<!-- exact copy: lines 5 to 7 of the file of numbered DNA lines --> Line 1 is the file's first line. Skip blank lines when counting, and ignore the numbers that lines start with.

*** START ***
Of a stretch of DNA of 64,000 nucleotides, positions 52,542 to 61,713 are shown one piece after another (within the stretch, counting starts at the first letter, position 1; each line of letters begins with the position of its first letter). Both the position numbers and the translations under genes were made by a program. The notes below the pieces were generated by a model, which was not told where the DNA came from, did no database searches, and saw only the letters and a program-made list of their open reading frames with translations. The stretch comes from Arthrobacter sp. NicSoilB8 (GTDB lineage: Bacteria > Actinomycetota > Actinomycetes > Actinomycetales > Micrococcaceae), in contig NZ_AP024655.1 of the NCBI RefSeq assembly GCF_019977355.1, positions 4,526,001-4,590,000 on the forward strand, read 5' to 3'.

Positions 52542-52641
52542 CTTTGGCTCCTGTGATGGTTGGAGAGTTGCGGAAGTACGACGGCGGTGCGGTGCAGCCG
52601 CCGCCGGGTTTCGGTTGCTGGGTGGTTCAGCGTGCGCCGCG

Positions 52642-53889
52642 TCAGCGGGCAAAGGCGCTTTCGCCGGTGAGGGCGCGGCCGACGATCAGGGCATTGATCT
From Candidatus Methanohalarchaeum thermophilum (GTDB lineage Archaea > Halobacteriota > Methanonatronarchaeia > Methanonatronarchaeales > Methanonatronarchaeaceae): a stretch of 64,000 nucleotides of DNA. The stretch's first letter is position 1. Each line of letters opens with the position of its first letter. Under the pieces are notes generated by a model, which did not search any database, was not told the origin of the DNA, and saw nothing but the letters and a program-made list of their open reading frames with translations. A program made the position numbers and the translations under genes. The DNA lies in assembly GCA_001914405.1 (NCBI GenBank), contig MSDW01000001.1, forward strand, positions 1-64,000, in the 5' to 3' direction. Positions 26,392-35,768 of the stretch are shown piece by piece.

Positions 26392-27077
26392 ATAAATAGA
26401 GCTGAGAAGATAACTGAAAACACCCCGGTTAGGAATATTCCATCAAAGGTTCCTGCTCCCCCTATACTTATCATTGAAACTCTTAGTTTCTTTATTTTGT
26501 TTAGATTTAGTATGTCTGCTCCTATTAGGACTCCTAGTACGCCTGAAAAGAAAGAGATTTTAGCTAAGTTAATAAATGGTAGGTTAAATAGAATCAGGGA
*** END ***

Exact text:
Positions 52642-53889
52642 TCAGCGGGCAAAGGCGCTTTCGCCGGTGAGGGCGCGGCCGACGATCAGGGCATTGATCT
From Candidatus Methanohalarchaeum thermophilum (GTDB lineage Archaea > Halobacteriota > Methanonatronarchaeia > Methanonatronarchaeales > Methanonatronarchaeaceae): a stretch of 64,000 nucleotides of DNA. The stretch's first letter is position 1. Each line of letters opens with the position of its first letter. Under the pieces are notes generated by a model, which did not search any database, was not told the origin of the DNA, and saw nothing but the letters and a program-made list of their open reading frames with translations. A program made the position numbers and the translations under genes. The DNA lies in assembly GCA_001914405.1 (NCBI GenBank), contig MSDW01000001.1, forward strand, positions 1-64,000, in the 5' to 3' direction. Positions 26,392-35,768 of the stretch are shown piece by piece.